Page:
China's money rates stabilised after the central bank resumed open market operations on Tuesday morning for the first time since Oct 15, easing worries that the authorities were preparing to dramatically tighten monetary policy.
The central bank injected 13 billion yuan (S$2.6 billion) into the markets via open market operations. It leaves the People's Bank of China (PBOC) on track to inject a net 13.1 billion yuan into money markets this week barring any offsetting drains at the next open market operations on Thursday.
If so it would mark the first time the PBOC has injected net funds since the week beginning October 7.
The weighted average seven-day repo rate edged down 1 basis point to 4.99 per cent by midday, while the overnight repo rate fell 3 bps to 4.52 per cent, although the 14-day rose 7 bps to 4.76 per cent.
"The PBOC's injection was small and not enough to cover seasonal cash demand at the end of the month," said a trader at a Chinese commercial bank in Shanghai, referring to month-end demand from banks and other financial institutions to meet regulatory requirements such as a loan-to-deposit rate.
"It nevertheless exerted a psychological impact on the market, reassuring traders that regulators will come to the market's rescue in case of extreme need, and this made banks more willing to lend."
On Monday, money market rates reached their highest levels since June's dramatic cash crunch as some market players believed that regulators had signalled they might clamp down on excessive liquidity to get rising property prices and inflation under control.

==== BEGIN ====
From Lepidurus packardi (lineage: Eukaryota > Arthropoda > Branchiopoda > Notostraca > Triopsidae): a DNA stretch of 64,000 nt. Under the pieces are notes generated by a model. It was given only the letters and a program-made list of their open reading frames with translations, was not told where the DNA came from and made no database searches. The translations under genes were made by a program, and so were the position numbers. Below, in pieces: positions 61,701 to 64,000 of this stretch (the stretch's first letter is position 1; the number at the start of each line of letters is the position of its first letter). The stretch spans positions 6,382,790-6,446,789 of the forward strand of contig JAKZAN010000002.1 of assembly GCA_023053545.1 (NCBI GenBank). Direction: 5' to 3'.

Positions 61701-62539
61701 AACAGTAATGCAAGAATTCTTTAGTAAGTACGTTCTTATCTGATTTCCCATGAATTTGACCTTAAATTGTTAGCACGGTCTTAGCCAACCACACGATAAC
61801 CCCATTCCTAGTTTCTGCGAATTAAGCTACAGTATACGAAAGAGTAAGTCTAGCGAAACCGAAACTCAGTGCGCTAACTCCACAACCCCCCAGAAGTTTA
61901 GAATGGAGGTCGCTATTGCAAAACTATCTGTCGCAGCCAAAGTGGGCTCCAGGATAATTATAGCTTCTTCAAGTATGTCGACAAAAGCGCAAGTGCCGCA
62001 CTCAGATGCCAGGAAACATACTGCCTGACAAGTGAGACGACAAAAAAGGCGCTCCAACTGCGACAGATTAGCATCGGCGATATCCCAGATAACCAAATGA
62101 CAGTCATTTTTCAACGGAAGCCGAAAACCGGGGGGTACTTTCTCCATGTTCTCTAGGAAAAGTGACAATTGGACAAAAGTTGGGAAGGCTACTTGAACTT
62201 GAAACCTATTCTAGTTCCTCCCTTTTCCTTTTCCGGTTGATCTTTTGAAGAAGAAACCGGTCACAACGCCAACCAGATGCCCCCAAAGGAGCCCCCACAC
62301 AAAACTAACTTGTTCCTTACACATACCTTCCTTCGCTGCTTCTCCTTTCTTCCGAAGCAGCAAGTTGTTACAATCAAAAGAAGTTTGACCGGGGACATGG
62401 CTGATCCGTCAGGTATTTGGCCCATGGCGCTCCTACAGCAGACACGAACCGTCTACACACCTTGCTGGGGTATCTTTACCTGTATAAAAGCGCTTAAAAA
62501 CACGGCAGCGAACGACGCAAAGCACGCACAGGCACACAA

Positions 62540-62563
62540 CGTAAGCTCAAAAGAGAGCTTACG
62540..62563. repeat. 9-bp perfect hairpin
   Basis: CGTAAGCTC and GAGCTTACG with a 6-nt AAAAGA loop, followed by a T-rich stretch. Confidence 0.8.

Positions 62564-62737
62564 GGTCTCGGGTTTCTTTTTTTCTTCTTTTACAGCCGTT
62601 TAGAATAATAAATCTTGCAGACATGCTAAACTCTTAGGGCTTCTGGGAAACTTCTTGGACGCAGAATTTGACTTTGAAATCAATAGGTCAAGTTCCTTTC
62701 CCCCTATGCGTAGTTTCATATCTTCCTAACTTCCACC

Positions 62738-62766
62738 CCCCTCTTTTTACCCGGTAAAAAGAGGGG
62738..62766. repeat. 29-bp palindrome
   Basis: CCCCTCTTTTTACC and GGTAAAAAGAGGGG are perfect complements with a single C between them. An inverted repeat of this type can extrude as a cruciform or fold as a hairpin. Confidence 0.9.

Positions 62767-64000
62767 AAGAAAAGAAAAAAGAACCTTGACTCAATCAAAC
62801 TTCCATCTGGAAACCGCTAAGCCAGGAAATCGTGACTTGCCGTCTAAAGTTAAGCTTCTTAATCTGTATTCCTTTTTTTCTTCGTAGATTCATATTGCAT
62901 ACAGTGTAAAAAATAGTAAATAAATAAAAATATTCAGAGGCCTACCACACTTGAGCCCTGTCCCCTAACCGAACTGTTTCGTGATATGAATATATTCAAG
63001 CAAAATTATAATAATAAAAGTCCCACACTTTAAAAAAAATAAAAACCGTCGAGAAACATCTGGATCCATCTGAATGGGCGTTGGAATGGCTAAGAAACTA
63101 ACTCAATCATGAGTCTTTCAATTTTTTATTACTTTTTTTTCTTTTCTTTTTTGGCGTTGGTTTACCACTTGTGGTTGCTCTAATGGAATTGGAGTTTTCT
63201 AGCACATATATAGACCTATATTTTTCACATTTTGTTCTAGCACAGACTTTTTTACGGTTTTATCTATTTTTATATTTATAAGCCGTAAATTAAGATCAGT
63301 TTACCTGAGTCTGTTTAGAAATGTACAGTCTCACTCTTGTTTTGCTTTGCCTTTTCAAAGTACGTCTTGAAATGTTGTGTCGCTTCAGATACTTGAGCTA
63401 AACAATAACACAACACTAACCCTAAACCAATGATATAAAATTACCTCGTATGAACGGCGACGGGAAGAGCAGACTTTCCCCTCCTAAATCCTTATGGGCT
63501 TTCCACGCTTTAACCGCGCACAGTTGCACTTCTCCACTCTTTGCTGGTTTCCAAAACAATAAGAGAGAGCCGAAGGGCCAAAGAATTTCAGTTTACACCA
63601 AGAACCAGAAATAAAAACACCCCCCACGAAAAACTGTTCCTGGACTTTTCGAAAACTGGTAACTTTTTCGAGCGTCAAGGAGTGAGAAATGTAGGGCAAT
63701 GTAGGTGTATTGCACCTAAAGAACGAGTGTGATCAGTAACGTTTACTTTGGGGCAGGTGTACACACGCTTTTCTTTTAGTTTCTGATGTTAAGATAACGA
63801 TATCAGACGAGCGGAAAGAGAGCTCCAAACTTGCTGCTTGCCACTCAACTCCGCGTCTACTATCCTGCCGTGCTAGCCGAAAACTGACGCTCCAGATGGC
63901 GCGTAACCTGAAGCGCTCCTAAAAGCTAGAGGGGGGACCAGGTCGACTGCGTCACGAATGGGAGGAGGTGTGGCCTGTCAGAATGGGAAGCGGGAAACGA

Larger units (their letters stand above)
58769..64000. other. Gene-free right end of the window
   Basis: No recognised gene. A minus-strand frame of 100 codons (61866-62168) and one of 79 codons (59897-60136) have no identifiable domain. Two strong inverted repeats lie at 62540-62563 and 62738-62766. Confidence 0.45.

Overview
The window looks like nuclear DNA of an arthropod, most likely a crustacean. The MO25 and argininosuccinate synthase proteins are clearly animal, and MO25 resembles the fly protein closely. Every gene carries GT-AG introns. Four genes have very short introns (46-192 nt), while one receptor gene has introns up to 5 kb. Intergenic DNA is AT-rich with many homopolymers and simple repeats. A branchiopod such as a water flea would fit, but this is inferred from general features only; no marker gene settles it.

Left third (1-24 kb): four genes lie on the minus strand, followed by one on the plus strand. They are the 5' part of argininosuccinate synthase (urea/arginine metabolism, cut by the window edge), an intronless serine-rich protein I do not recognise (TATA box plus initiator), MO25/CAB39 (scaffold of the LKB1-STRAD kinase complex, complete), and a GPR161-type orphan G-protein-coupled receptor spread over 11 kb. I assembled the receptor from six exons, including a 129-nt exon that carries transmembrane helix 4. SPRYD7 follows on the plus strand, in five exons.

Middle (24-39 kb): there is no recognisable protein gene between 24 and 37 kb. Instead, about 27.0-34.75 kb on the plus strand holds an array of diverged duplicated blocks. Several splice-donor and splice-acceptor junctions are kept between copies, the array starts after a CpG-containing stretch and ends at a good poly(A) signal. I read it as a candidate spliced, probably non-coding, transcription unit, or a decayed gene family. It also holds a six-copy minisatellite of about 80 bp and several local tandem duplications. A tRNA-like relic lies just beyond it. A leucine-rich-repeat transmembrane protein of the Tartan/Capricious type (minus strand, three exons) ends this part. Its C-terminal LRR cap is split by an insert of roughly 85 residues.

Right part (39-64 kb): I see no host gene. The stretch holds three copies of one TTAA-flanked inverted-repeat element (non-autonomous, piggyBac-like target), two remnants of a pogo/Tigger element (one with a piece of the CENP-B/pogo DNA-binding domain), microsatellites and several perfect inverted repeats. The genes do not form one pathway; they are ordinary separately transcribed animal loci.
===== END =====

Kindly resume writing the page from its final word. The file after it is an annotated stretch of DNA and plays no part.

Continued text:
The rates, however, remained far below the stratospheric levels during the June cash crunch, which set off a panic in financial markets globally. The squeeze saw some intraday quotes for short-term instruments coming in as high as 30 per cent. The seven-day repo rose to over 11 per cent on June 20.
The PBOC had stopped reverse repos to inject money into the markets for three open market operations from October 17 to 24, sparking speculation over a monetary tightening.
But traders said the PBOC appears to just want to send signals that the government is concerned about the excessive liquidity that had fanned rising inflation and home prices in September. It has not indicated any monetary tightening via raises in banks' required reserve ratios or interest rates, which would have a more profound effect on the country's money supply.
"With Tuesday's injection, people are even more confident that the government will not change its neutral monetary policy for now, although the PBOC will stick to its pro-tight stance in managing the liquidity," said a senior trader at a Chinese state-owned bank in Beijing.
"Money rates have the potential to fall to their normal ranges next week when the end-month demand is over," she said, adding the market typically sees a range of 3-4 per cent for the benchmark seven-day repo rate in normal days without seasonal demand.